Socio-economic patterning in early mortality of patients aged 0-49 years diagnosed with primary bone cancer in Great Britain, 1985-2008


Session type:

Richard McNally1,Karen Blakey1,Richard Feltbower2,Peter James1,Gillian Libby1,Charles Stiller3,Paul Norman4,Craig Gerrand5
1Institute of Health & Society, Newcastle University,2Division of Epidemiology and Biostatistics, School of Medicine,,3National Cancer Registration and Analysis Service, Public Health England,4School of Geography, University of Leeds,5Newcastle upon Tyne Hospitals NHS Foundation Trust



Studies have shown marked improvements in survival between 1981 and 2000 for Ewing sarcoma patients but no improvement for osteosarcoma patients. The aim of this study was to explore socio-economic patterning in early mortality rates for osteosarcoma and Ewing sarcoma.


The study population contained all osteosarcoma and Ewing sarcoma cases, aged 0-49 years, diagnosed in Great Britain 1985-2008 and followed to 31/12/2009. Logistic regression models were used to calculate the risk of dying within three months, six months, one year, three years and five years after diagnosis. Associations with the Townsend deprivation score and its components (unemployment, non-car ownership, non-home ownership and household overcrowding) were examined at small-area level. Urban/rural status was studied at larger regional levels of aggregation.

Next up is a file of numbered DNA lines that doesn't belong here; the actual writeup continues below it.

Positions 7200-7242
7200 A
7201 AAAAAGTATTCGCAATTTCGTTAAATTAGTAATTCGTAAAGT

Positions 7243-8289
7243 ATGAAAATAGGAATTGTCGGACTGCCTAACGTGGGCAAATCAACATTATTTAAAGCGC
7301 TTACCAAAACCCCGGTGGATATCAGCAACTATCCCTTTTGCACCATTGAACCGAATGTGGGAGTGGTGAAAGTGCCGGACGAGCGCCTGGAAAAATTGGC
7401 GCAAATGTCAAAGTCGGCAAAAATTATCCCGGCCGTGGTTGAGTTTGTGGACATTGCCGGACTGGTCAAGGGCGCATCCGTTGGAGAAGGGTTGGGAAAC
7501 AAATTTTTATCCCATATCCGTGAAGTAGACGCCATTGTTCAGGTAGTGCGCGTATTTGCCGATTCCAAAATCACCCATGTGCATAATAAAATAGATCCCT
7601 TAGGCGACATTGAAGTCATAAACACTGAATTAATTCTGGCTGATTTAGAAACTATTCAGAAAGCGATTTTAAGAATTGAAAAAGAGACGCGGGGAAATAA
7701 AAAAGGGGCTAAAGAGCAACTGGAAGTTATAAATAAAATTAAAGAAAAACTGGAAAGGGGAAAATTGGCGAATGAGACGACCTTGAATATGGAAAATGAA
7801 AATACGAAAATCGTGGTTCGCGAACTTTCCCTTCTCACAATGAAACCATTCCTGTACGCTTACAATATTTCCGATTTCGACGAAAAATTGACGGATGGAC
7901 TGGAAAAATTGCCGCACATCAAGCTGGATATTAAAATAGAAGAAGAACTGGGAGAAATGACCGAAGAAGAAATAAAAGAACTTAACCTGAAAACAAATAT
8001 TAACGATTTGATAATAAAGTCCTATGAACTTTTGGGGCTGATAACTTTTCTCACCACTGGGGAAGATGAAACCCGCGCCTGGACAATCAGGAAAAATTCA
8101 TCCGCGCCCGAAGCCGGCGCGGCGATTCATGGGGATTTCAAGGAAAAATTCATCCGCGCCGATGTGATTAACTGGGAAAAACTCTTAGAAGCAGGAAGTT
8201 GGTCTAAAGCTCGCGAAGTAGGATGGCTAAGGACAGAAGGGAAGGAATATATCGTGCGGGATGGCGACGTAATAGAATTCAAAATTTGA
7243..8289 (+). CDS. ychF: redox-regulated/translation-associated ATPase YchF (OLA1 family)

The study analysed 2432 osteosarcoma and 1619 Ewing sarcoma cases. For osteosarcoma, after adjustment for age, mortality at three months, six months and one year was associated with higher area unemployment, OR=1.05 (95% CI 1.00, 1.10), OR=1.04 (95% CI 1.01, 1.08) and OR=1.04 (95% CI 1.02, 1.06) respectively per 1% increase in unemployment. In addition, mortality at six months was associated with greater household non-car ownership, OR=1.02 (95% CI 1.00, 1.03) though neither unemployment nor car ownership remained statistically significant when both were included in the same model. For Ewing sarcoma, there was no significant associations between mortality and overall Townsend score, nor with any of its four components for any time period after diagnosis. For both osteosarcoma and Ewing sarcoma increasing mortality was associated with less urban and more remote rural areas. 


This study found that for osteosarcoma, early mortality was associated with residence at diagnosis in areas of higher unemployment, suggesting risk of early death may be socio-economically determined. For both osteosarcoma and Ewing sarcoma, distance from urban centres may lead to greater risk of early death.